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Joshua States

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Everything posted by Joshua States

  1. Robb! Good to see you again. Very good to see this project back in the process. This is an awesome build.
  2. It.....is....alive! It's alive! Go for it man. I love it.
  3. How did I miss this? Epic. What a fantastic job on that.
  4. How cool is this? I keep meaning to get back to the three big blades I have collecting dust in the shop, but things keep getting in the way. At least this way I can watch someone else do it!
  5. Now you know how to stand it upright!
  6. First I opened the valve with a fitting in it to let the last of the propane out. Then I spun the valve out of the tank. Then I let it sit in the yard for about 2 years to make sure the tank was entirely purged. (115 degree summer heat will do that) Every so often I would sniff the opening to see if there was any residual propane odor. When I was sufficiently sure there was no explosive hazard, I cut the top off. The ceramic blanket was inserted through the top and left long so it will fold over against the lid. The T-couple ports are just 3/8" holes dilled though the tank wall with a 1/2" square tube welded to the face over the hole. The t-couple slides into the tube until the grip on the end reaches the tube. The T-couple is only 8" long and 1/4" diameter
  7. Depending on what type of rock you have and where the grain structure lies, drilling can either go smoothly, or be a disaster, My advice is to NOT use the hammer function on the drill (if it has one). Just use it like a regular drill with plenty of water, light pressure and go slowly. My wife uses local flagstone as bases for her artwork quite frequently. This is a sedimentary sandstone prone to fracturing along plate lines. Even drilling on edge we have managed to drill holes without fracturing the rock by taking it slow and just drilling raher than hammer-drilling.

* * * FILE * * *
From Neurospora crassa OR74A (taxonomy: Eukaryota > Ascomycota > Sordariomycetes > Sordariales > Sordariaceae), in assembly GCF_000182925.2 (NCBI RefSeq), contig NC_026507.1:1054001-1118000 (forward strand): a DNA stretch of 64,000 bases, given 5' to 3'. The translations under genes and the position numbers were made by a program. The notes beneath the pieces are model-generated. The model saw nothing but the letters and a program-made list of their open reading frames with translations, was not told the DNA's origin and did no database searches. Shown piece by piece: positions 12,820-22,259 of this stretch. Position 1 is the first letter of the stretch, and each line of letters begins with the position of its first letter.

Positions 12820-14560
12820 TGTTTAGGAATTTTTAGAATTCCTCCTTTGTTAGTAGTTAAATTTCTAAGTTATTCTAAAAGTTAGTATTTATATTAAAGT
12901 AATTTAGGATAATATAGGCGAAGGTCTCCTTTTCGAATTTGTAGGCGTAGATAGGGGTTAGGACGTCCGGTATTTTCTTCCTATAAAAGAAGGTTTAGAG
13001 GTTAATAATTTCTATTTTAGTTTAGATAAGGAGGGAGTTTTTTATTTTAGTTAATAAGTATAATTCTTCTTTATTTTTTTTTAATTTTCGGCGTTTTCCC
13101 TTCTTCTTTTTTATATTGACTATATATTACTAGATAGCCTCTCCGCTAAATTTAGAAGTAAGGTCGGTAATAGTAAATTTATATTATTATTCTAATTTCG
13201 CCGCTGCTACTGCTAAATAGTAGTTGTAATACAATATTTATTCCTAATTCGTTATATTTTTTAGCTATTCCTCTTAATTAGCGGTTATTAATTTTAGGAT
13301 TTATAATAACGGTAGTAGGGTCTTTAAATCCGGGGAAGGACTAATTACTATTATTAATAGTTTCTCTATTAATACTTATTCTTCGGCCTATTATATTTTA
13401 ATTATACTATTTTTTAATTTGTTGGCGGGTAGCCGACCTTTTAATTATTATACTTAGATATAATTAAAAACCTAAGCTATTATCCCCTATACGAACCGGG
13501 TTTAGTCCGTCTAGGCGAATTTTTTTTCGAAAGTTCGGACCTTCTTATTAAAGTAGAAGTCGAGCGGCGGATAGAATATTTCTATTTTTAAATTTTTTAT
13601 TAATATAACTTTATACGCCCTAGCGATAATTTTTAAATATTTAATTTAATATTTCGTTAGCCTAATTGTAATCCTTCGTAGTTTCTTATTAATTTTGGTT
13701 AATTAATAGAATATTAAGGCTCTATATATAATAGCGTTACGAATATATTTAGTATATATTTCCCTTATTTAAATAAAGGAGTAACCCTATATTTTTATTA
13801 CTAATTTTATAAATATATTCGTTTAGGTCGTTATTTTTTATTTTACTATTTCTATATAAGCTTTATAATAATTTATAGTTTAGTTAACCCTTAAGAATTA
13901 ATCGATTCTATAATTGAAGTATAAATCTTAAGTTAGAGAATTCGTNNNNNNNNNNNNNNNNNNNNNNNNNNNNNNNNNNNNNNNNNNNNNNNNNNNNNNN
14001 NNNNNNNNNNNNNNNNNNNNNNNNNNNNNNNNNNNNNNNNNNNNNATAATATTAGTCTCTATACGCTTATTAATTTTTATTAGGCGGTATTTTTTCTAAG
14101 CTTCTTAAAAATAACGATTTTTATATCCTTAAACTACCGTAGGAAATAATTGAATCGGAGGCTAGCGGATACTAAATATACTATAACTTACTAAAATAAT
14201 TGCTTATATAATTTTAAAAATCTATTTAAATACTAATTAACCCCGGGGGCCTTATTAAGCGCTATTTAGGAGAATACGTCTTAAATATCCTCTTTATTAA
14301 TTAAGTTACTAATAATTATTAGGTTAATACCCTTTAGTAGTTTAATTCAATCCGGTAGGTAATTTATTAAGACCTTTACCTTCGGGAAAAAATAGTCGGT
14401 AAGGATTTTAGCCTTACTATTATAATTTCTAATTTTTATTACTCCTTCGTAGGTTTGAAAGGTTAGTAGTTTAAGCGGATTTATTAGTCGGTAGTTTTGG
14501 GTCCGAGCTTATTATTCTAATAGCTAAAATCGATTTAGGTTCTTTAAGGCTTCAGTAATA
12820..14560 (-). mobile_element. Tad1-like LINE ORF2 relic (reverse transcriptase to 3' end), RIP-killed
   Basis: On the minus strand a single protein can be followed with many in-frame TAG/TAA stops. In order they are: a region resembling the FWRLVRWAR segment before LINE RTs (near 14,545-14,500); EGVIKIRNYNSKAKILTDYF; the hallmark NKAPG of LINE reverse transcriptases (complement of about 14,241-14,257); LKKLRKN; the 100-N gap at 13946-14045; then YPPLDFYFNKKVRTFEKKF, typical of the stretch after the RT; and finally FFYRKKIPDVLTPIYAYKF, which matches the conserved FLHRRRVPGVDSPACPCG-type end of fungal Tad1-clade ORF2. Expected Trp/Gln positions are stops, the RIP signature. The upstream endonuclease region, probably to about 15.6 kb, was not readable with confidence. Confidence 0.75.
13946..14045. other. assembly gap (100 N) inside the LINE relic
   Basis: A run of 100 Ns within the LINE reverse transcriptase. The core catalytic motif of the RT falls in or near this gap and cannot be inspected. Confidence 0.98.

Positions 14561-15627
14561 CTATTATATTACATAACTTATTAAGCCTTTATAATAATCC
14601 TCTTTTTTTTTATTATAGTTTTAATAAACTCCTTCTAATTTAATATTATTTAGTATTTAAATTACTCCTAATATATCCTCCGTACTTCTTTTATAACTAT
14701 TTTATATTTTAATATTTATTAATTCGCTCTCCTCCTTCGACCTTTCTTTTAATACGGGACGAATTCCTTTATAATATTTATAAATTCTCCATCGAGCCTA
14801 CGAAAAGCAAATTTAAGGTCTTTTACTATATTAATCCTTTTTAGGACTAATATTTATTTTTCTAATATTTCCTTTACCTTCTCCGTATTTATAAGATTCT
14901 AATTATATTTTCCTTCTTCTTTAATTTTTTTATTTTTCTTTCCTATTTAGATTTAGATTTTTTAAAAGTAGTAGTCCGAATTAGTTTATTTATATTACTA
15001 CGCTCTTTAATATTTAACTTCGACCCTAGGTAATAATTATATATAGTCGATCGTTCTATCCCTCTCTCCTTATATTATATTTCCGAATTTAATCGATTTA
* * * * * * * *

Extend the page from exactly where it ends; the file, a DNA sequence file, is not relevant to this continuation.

8. They do go through the small square tubes. When I originally cut the tubes to length, I forgot to account for an inch of ceramic blanket....... The tubes were still 1/2" too long. Now the tip of the probe extends about 1/4" past the ceramic blanket.
  9. Now I have to figure out how to reduce the heat and hold a tempering cycle
  10. This was something I hadn't realized until I got done with these first two melts. The first one was allowed to cool for an excessively long time, which I think led to the lack of visible carbide formations. Thanks for the science Jerrod!
  11. In my crucible I am using crushed green glass for a slag/sealant/flux. This floats to the top in a melt, and this melt was no different. I had to break through the glass/slag layer before getting to this stuff at the bottom of the crucible. I am no expert on this by any means, and I certainly don't have the metallurgical savvy, but.... From what I have been able to learn from guys who have done this a lot, is the dendritic pattern type is largely dependent upon two things: 1. The amount of carbon 2. The amount and type of carbide forming elements (CFE) that are added to the melt. The patterning is really just excess carbon that hasn't been absorbed by the iron and is now locked in the cementite. Get enough carbon in the mix and get the temperature control just right, you can create a dendritic pattern. The CFE controls whether that pattern is linear (like in the second puck above) or more watery, like most wootz patterns we think of. CFE are things like Vanadium, Nobium, Titanium, etc. They combine with the Carbon and form carbides in the steel. The CFE molecules provide an anchor point for carbide formation and if you get the heat control just right, you can get that classic watery patterning in the steel. Now watch as Jerrod Miller corrects me on everything I got wrong.... The first puck has some CFE content. I threw in some of the cast iron buttons I made here. The second puck is just iron and charcoal.